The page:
Nitrogen and fungicide interactions in breadmaking wheat

Summary

Sector:
Cereals & Oilseeds
Project code:
PR54
Date:
01 February 1988 - 31 December 1992
Funders:
AHDB Cereals & Oilseeds.
AHDB sector cost:
£191,692 From HGCA
Project leader:
V W L Jordan IACR-Long Ashton

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About this project

Abstract

This project explored the effects, relationships and interactions underpinning the responses of crops to forms, timing and amounts of nitrogen fertiliser, and disease control strategies on yield, grain and breadmaking quality of "first" winter wheats, and involved two distinct approaches in multifactorial field experiments.

In the first approach, five rates of nitrogen (50, 100, 150, 200 and 250 kgN/ha) were applied to winter wheat, cv. Avalon, at eight sites in 1988, 1989 and 1990 harvest years, and at two sites cv. Mercia was also included. Three fungicide programmes, based on prochloraz and fenpropimorph, alone and in combination were applied at GS 37 and GS 59.

In the second approach the effects of the main nitrogen top dressing (30, 130 or 230 kgN/ha at GS 31, in mid-April, or 130 kgN/ha in mid-March), late season urea (30kgN/ha solid at GS 37 or 15kgN/ha liquid at GS 37 + GS 55) and late season fungicide (Tilt Turbo at GS 39 + GS 59) were compared at four sites.

Records were made of crop growth, structure, development, disease, grain growth and nitrogen assimilation, yield and components of grain quality; selected samples were tested in each year for breadmaking quality by the Flour Milling and Baking Research Association (FMBRA).

The data were analysed for across-site and year effects by the ADAS Information Services Unit, Cheltenham.

A summary of the overall findings from this study is given below.

1. The effects of nitrogen rates on tiller survival, ear populations and grains/ear were variable and inconsistent over the sites and seasons.

2. Leaf, stem and ear dry matter production and laminar areas and green leaf retention of the topmost two leaves increased as nitrogen rates increased, but yield was negatively related to these factors at some sites in very dry seasons (1989,1990) where moisture was the main limiting factor.

3. There was a higher nitrogen offtake at higher nitrogen levels but there were no consistent differences in the proportion of nitrogen mobilised from stems and flag leaves.

4. The severity of some foliar diseases (brown rust, yellow rust and powdery mildew) increased with increasing nitrogen amounts, whereas effects on Septoria were less evident.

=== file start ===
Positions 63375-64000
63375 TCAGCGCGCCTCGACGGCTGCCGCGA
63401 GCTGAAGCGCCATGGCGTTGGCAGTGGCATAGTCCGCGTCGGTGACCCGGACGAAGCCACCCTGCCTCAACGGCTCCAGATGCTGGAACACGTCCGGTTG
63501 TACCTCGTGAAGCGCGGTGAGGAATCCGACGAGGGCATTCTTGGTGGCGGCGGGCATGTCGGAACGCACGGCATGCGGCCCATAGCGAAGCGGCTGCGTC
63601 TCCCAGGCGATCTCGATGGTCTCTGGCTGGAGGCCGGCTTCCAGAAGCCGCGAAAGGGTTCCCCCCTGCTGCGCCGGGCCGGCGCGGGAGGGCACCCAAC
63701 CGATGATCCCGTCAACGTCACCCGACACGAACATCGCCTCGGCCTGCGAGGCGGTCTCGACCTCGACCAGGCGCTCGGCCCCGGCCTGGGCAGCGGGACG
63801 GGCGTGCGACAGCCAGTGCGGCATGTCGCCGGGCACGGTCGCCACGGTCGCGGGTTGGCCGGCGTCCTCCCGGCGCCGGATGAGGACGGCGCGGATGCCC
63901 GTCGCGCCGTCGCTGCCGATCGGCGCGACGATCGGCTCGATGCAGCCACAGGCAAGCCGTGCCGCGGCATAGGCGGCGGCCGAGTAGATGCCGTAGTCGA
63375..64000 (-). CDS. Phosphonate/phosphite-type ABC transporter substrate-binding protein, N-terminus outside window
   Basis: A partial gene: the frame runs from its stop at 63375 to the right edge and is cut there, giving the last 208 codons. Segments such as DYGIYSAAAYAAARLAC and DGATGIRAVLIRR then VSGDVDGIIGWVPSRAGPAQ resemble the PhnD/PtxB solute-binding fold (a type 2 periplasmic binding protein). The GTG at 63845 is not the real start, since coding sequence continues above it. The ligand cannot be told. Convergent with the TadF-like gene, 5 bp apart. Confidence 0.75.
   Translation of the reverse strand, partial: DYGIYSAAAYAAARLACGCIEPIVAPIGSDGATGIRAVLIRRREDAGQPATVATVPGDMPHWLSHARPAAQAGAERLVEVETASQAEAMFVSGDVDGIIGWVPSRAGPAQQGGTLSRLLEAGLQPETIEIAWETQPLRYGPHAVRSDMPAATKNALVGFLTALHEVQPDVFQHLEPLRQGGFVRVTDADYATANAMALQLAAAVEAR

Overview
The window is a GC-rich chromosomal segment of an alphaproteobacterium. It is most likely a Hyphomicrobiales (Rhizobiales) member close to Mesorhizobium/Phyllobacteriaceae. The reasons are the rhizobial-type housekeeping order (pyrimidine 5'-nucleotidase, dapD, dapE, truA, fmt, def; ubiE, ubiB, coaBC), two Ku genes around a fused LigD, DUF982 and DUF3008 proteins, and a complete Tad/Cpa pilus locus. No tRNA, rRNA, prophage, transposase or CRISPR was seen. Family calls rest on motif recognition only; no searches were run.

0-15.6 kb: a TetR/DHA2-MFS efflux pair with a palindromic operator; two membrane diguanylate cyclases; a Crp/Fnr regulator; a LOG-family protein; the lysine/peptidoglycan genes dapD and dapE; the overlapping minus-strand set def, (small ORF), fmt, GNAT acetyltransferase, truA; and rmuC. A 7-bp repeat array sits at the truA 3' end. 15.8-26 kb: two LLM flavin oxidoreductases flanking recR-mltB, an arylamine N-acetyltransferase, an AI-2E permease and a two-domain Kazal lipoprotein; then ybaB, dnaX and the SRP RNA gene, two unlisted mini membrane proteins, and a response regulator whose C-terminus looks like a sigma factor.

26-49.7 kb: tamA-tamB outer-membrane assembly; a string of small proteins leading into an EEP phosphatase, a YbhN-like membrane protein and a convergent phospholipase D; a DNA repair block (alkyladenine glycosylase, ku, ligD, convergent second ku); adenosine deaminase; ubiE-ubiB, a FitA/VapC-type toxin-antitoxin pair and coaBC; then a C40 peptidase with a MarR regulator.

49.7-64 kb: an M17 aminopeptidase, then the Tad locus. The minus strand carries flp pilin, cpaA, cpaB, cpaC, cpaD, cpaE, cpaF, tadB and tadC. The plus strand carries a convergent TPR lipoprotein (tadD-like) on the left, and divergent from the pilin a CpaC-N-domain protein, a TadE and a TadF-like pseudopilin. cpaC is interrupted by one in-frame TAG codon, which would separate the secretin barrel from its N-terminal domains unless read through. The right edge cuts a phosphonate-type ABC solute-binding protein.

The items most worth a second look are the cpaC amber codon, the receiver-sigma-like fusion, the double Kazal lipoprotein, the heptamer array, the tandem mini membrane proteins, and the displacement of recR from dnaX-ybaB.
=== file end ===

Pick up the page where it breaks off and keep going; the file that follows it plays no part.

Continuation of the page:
5. The 2-spray fungicide programmes (GS 37 + GS 59) gave the selective disease control expected; Corbel being most effective against brown rust and powdery mildew, whereas Sportak gave good control of Septoria, and the tank-mix of both fungicides gave the best overall disease control.

6. Yield responses to incremental nitrogen were site and seasonally dependent. In each of the three years, optimum nitrogen at Long Ashton for both cvs Avalon and Mercia was ca. 100 kgN/ha, with yield penalties from 150 kgN/ha and above; similarly for Cirencester in 1989 and 1990. At Morley, Bridgets, Boxworth, Drayton, Newcastle and Aberdeen the nitrogen optima in the first 2 years were ca. 150 kgN/ha, but in 1990 the latter three sites were unresponsive to nitrogen increments (optimum lOOkgN/ha).

7. Although there was much site-to-site variation, specific weight was, overall, decreased as nitrogen levels increased, an effect nullified by fungicide disease control.

8. Hagberg Falling Numbers - (HFN) increased with increasing increments of nitrogen, to a level above the optimum for grain yield. The 2-spray fungicide programme (Corbel + Sportak) tended to slightly decrease HFN values across the range of nitrogen levels.

9. Grain protein increased linearly at most sites with increased increments of nitrogen, and the overall effect of fungicides was small. However, the amounts required to achieve 11% grain protein varied between sites and seasons, ranging from 50 kgN/ha (Cirencester, 1990) to 250 kgN/ha (Morley, 1990).

10. Sodium dodecyl sulphate - (SDS) sedimentation values increased with increased nitrogen, but the increase was not linear. Data also indicated that brown rust had a marked negative influence on SDS values and may therefore affect the quality of grain protein.

11. Where brown rust was controlled with fungicide programmes that contained Corbel yield, specific weight, grain protein and SDS were all increased.

12. There were no consistent effects of incremental nitrogen on flour yield, but flour protein content, flour colour, flour HFN values, loaf volume and loaf score were all improved. Fungicide programmes had no detrimental effects.

Approach II

1. Application of the main nitrogen top dressing in mid-March compared with application in mid-April had a deleterious effect upon almost all parameters measured in this study.

2. There were no consistent crop growth and development responses to urea or fungicides.

3. Nitrogen incremental responses were similar to those found in Approach I, with increased yield as nitrogen increased to 130 kgN/ha, but reductions at the highest nitrogen level (230 kgN/ha). In general, nitrogen improved protein, HFN, and SDS but reduced thousand-grain weight.

4. Late-season fungicide treatment (Tilt Turbo) improved yield at most sites and in most years, on some occasions even in the absence of observable disease, but effects on grain quality parameters were inconsistent.

5. There were no consistent benefits from urea applications in terms of yield or quality parameters. Thus the results of this study do not confirm reports that late-season applications of urea result in increased grain protein.

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